Whenever the critical mass is exceeded in collecting vast amounts of data, the need for specific tools to analyse them, always arises. Moreover, if collaborative analysis is planned among several groups of scientists, IT network based dissemination strategies have to be considered. Commercial systems are available, but mainly provide tools for work carried out in the enclosed environment of a large private company, and are, of course, very expensive. What about the rest of the world? Universities, public research centres, and smaller firms cannot afford to purchase these systems. Moreover the needs of such institutions are generally different from those of a private company. This implies customisation that is not possible from a commercial point of view. On the other hand, developing a complete solution from scratch would mean spending a huge amount of time and effort devoted to a long-term project without any guarantee of success. An easier solution would be to use existing tools that, even if not specifically developed for these applications, can be combined "with" creativity. A very important issue to consider in this perspective is the phenomenon of the Open Software community, which has released an impressive amount of software tools from scientific to business applications and from operating systems to graphics processing packages. Besides being free, although certain restrictions do apply after General Public License [4], it is very important to underline that the software developed in this framework is highly flexible and reliable, being tested by a huge community of users (or used by a huge community of testers). Over the last several years we, at the Istituto Nazionale di Oceanografia e di Geofisica Sperimentale (OGS), have been facing the problem of improving the accessibility of our ever-increasing archive of geophysical data for both the "in-house" scientists and our network of collaborations with other researchers and institutions. Typically, subsets of available seismic data surveys need to be located within a geographical area which bounds an interesting seismic feature. In this situation, a tool is required that can be used from anywhere to efficiently search, format and visualise seismic lines based on their geographic location. The selected datasets can then be exported to the client workstation where they can be analysed, reprocessed, and eventually, if necessary, be uploaded back into the database itself. Having considered the requirements, resources and costs we decided to develop SNAP (Seismic database Network Access Point) [7],a web based dynamic tool for searching and analyzing geophysical data, based exclusively on Open Source software.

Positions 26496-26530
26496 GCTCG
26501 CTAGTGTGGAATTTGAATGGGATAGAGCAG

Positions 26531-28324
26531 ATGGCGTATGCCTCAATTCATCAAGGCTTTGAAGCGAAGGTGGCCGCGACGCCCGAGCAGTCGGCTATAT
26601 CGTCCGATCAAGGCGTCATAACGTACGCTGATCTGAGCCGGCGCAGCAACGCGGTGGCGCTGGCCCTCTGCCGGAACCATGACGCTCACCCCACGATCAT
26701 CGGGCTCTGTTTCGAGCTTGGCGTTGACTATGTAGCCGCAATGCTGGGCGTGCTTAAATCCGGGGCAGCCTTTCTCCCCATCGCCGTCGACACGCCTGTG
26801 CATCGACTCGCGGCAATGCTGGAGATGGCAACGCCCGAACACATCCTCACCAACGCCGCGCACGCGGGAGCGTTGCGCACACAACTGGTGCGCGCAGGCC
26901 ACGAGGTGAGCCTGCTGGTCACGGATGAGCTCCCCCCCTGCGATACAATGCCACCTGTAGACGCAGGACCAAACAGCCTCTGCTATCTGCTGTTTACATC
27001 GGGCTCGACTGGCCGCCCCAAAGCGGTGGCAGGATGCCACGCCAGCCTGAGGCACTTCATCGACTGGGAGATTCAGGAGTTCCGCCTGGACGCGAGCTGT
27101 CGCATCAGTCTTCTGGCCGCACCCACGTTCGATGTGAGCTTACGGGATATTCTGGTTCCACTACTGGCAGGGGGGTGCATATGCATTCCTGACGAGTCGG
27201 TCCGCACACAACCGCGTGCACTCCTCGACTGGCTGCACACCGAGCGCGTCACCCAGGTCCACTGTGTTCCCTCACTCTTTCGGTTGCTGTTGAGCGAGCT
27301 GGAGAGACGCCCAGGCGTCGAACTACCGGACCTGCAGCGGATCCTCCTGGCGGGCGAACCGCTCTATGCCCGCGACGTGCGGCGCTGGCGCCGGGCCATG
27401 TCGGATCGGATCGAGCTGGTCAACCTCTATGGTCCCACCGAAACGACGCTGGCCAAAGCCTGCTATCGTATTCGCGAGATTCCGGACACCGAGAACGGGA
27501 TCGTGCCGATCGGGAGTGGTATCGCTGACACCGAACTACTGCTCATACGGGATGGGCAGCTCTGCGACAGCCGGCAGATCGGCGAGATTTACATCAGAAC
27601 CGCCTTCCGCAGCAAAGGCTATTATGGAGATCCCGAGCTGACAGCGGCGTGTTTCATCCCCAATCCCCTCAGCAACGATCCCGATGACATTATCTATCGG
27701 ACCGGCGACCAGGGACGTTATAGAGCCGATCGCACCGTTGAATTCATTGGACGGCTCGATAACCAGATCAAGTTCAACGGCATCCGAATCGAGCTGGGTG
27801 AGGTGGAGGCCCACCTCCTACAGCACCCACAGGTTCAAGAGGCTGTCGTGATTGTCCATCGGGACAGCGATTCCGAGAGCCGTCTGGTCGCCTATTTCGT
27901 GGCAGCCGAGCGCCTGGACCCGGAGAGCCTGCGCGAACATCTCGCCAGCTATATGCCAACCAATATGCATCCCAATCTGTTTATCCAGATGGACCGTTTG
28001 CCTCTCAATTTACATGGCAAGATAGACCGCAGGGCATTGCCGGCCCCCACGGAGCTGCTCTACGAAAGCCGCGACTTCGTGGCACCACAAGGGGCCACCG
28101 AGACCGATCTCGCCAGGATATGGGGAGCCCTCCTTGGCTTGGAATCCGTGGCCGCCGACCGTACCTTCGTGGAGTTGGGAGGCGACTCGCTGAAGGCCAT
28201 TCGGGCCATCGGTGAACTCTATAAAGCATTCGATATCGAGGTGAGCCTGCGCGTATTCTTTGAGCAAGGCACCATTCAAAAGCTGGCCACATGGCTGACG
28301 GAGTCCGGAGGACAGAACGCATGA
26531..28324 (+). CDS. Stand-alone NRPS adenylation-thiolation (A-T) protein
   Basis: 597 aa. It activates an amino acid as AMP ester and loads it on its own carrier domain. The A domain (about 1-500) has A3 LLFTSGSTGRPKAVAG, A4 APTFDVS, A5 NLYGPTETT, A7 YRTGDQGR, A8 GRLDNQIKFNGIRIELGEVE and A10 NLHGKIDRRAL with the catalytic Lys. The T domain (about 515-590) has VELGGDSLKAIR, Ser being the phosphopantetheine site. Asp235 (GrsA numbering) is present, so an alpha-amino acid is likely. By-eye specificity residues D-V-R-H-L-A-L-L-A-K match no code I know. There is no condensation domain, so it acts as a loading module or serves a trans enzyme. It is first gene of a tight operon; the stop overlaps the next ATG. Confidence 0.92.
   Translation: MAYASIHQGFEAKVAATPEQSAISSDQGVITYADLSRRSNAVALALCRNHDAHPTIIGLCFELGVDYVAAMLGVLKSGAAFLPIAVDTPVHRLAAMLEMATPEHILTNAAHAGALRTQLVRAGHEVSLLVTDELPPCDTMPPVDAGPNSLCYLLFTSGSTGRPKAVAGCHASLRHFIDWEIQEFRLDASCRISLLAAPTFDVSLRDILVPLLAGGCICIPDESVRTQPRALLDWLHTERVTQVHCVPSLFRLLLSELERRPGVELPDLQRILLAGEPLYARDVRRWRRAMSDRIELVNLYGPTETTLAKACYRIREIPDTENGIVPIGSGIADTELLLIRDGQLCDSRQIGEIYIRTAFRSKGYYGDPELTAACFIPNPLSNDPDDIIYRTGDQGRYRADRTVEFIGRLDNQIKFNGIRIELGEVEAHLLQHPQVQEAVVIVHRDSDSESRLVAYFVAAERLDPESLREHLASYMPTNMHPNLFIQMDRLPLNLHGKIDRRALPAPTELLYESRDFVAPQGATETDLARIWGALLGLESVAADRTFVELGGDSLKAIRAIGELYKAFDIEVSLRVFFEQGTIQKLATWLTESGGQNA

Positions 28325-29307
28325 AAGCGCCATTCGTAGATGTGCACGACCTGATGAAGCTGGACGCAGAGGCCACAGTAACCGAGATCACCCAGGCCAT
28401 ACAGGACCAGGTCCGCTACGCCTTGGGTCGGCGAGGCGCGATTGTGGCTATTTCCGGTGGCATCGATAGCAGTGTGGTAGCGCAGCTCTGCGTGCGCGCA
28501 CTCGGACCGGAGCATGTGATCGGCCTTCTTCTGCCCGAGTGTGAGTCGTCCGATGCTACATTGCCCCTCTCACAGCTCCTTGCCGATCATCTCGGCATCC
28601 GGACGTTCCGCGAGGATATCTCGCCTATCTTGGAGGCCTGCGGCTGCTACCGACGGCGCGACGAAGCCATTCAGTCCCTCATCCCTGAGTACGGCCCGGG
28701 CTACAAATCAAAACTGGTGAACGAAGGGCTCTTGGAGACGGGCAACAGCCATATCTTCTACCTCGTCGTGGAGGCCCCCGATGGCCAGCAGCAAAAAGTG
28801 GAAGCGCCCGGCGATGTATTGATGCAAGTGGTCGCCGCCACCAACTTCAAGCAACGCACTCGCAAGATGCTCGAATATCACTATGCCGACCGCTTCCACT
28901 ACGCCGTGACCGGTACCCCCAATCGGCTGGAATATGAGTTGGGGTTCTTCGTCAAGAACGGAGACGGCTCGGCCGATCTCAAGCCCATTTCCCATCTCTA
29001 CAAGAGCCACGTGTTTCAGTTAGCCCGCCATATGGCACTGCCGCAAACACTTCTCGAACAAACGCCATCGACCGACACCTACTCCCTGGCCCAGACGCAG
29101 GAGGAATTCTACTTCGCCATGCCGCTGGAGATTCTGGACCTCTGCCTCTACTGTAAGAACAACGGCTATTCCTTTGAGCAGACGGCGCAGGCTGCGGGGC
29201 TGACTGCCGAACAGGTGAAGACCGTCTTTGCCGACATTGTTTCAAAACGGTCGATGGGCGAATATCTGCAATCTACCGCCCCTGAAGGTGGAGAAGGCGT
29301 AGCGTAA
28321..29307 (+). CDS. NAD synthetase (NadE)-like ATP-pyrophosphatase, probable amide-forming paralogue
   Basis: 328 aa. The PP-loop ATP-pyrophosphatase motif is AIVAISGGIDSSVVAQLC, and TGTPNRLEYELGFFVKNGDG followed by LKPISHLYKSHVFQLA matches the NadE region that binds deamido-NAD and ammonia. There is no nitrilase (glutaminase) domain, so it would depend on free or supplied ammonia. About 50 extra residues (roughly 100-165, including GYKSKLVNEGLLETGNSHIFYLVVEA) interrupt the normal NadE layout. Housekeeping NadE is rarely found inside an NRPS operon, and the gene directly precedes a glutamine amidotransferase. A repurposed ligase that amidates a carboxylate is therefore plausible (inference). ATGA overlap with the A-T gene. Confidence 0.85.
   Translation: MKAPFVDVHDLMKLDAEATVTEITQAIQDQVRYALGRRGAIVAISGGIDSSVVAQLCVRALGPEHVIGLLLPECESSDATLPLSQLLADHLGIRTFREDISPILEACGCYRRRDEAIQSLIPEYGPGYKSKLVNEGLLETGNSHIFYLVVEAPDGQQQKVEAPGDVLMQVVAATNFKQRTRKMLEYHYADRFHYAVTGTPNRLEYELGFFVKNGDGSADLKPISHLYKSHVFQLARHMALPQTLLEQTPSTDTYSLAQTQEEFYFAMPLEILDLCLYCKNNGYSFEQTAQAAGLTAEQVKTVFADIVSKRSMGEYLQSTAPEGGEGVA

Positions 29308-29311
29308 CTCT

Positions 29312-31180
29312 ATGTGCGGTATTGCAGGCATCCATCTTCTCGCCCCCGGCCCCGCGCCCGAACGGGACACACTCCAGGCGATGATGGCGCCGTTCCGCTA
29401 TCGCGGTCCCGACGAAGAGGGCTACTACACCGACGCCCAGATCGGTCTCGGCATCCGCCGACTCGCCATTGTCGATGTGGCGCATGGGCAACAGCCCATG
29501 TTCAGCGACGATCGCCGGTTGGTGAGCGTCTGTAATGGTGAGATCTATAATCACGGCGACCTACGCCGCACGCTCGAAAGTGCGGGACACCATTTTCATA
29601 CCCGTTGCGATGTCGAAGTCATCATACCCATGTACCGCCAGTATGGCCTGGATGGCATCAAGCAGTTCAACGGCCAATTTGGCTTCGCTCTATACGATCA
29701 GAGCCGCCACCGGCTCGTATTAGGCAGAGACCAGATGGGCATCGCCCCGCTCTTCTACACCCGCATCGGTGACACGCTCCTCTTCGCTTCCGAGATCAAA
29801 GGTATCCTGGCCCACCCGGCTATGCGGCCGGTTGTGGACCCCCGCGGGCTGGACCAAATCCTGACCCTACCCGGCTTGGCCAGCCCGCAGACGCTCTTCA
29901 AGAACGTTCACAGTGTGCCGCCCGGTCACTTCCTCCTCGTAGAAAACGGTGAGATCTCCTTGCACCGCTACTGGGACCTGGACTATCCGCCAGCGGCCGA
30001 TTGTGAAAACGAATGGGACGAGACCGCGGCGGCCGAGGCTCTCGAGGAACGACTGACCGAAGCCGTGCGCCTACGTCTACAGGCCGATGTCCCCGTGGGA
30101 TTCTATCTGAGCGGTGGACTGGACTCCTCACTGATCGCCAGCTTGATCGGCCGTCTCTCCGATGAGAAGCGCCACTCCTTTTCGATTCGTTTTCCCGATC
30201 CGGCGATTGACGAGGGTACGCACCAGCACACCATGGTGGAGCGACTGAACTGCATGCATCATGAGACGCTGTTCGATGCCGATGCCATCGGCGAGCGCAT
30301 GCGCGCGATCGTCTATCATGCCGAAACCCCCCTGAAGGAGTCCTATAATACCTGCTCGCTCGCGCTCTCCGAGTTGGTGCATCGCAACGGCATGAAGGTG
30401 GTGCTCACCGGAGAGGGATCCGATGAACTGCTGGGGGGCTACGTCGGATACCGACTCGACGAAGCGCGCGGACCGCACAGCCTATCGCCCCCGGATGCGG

Seismic data Network Access Point (SNAP)

Diviacco P
2007

Abstract

Whenever the critical mass is exceeded in collecting vast amounts of data, the need for specific tools to analyse them, always arises. Moreover, if collaborative analysis is planned among several groups of scientists, IT network based dissemination strategies have to be considered. Commercial systems are available, but mainly provide tools for work carried out in the enclosed environment of a large private company, and are, of course, very expensive. What about the rest of the world? Universities, public research centres, and smaller firms cannot afford to purchase these systems. Moreover the needs of such institutions are generally different from those of a private company. This implies customisation that is not possible from a commercial point of view. On the other hand, developing a complete solution from scratch would mean spending a huge amount of time and effort devoted to a long-term project without any guarantee of success. An easier solution would be to use existing tools that, even if not specifically developed for these applications, can be combined "with" creativity. A very important issue to consider in this perspective is the phenomenon of the Open Software community, which has released an impressive amount of software tools from scientific to business applications and from operating systems to graphics processing packages. Besides being free, although certain restrictions do apply after General Public License [4], it is very important to underline that the software developed in this framework is highly flexible and reliable, being tested by a huge community of users (or used by a huge community of testers). Over the last several years we, at the Istituto Nazionale di Oceanografia e di Geofisica Sperimentale (OGS), have been facing the problem of improving the accessibility of our ever-increasing archive of geophysical data for both the "in-house" scientists and our network of collaborations with other researchers and institutions. Typically, subsets of available seismic data surveys need to be located within a geographical area which bounds an interesting seismic feature. In this situation, a tool is required that can be used from anywhere to efficiently search, format and visualise seismic lines based on their geographic location. The selected datasets can then be exported to the client workstation where they can be analysed, reprocessed, and eventually, if necessary, be uploaded back into the database itself. Having considered the requirements, resources and costs we decided to develop SNAP (Seismic database Network Access Point) [7],a web based dynamic tool for searching and analyzing geophysical data, based exclusively on Open Source software.
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Utilizza questo identificativo per citare o creare un link a questo documento: http://hdl.handle.net/20.500.14083/6572
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